{[ promptMessage ]}

Bookmark it

{[ promptMessage ]}

ch369_ch 18-DNA damage

ch369_ch 18-DNA damage - Career advice Identify something...

Info icon This preview shows pages 1–13. Sign up to view the full content.

View Full Document Right Arrow Icon
Career advice. Identify something that you are passionate about (or at least interested in). Do it was well as you can. Try to figure out a way to get paid to do it.
Image of page 1

Info icon This preview has intentionally blurred sections. Sign up to view the full version.

View Full Document Right Arrow Icon
DNA damage & repair Chapter 18
Image of page 2
One example of DNA damage - adjacent thymines can be cross- linked by UV light. DNA with cross-linked thymines may not replicate correctly.
Image of page 3

Info icon This preview has intentionally blurred sections. Sign up to view the full version.

View Full Document Right Arrow Icon
Unnumbered, page 562 (2) Oxidative modification of DNA. An example of DNA damage - oxidation of Guanine.
Image of page 4
Depurination is a type of DNA damage. Non-enzymatic hydrolysis of N- glycosidic bond (A & G’s sometimes lose their bases)
Image of page 5

Info icon This preview has intentionally blurred sections. Sign up to view the full version.

View Full Document Right Arrow Icon
DNA Repair Mechanisms Mismatch repair Base excision repair Nucleotide excision repair • Recombination
Image of page 6
Figure 18.04 The mismatch repair protein MutS bound to DNA. Mismatch Repair Proteins Scans DNA for mismatches (such as non-Watson-Crick base-pairings due to a damaged base) and repairs mismatch.
Image of page 7

Info icon This preview has intentionally blurred sections. Sign up to view the full version.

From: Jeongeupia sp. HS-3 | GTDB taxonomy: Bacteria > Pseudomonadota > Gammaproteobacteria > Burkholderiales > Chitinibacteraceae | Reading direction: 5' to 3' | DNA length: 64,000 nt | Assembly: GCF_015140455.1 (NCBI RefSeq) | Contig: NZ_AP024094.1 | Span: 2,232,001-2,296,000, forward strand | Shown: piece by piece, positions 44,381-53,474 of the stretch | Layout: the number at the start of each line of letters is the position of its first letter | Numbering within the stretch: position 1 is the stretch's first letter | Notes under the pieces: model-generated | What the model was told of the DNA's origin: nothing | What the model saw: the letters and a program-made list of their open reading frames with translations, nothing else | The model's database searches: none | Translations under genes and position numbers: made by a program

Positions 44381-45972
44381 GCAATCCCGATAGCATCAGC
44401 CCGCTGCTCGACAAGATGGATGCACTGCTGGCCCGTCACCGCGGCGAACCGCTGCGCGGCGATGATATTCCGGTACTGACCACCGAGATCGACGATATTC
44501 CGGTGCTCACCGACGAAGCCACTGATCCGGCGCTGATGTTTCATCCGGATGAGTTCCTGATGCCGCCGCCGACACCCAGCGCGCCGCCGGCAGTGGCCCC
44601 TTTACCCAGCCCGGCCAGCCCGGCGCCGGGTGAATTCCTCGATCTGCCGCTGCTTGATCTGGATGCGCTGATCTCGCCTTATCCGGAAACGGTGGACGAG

View Full Document Right Arrow Icon
Figure 18.05. Base-excision repair . (oxidized G, for example)
Image of page 8
Nucleotide excision repair Figure 18.09
Image of page 9

Info icon This preview has intentionally blurred sections. Sign up to view the full version.

View Full Document Right Arrow Icon
Homologous recombination is a repair mechanism that can fix double-strand breaks . Proteins that coordinate this repair process are always present in bacteria and eukaryotes (they are constituitively expressed ”). BRCA1 (a breast cancer associated protein) participates in DNA break repair. Mutations in BRCA1 compromise the repair mechanism, resulting in significantly elevated breast cancer risk. Figure 18-12.
Image of page 10
Cancer cells Abnormal kinase activity ==> abnormal cell cycle (cells divide too often). Apoptosis (cell death) signals don’t work properly ==> damaged cells don’t die when they should. Angiogenesis ==> cancer cells produce signals for blood vessel growth, which supplies nutrients to the abnormally dividing cells.
Image of page 11

Info icon This preview has intentionally blurred sections. Sign up to view the full version.

View Full Document Right Arrow Icon
Some anti-cancer drugs have specific protein targets (Gleevec).
Image of page 12
Image of page 13
This is the end of the preview. Sign up to access the rest of the document.

{[ snackBarMessage ]}

What students are saying

  • Left Quote Icon

    As a current student on this bumpy collegiate pathway, I stumbled upon Course Hero, where I can find study resources for nearly all my courses, get online help from tutors 24/7, and even share my old projects, papers, and lecture notes with other students.

    Student Picture

    Kiran Temple University Fox School of Business ‘17, Course Hero Intern

  • Left Quote Icon

    I cannot even describe how much Course Hero helped me this summer. It’s truly become something I can always rely on and help me. In the end, I was not only able to survive summer classes, but I was able to thrive thanks to Course Hero.

    Student Picture

    Dana University of Pennsylvania ‘17, Course Hero Intern

  • Left Quote Icon

    The ability to access any university’s resources through Course Hero proved invaluable in my case. I was behind on Tulane coursework and actually used UCLA’s materials to help me move forward and get everything together on time.

    Student Picture

    Jill Tulane University ‘16, Course Hero Intern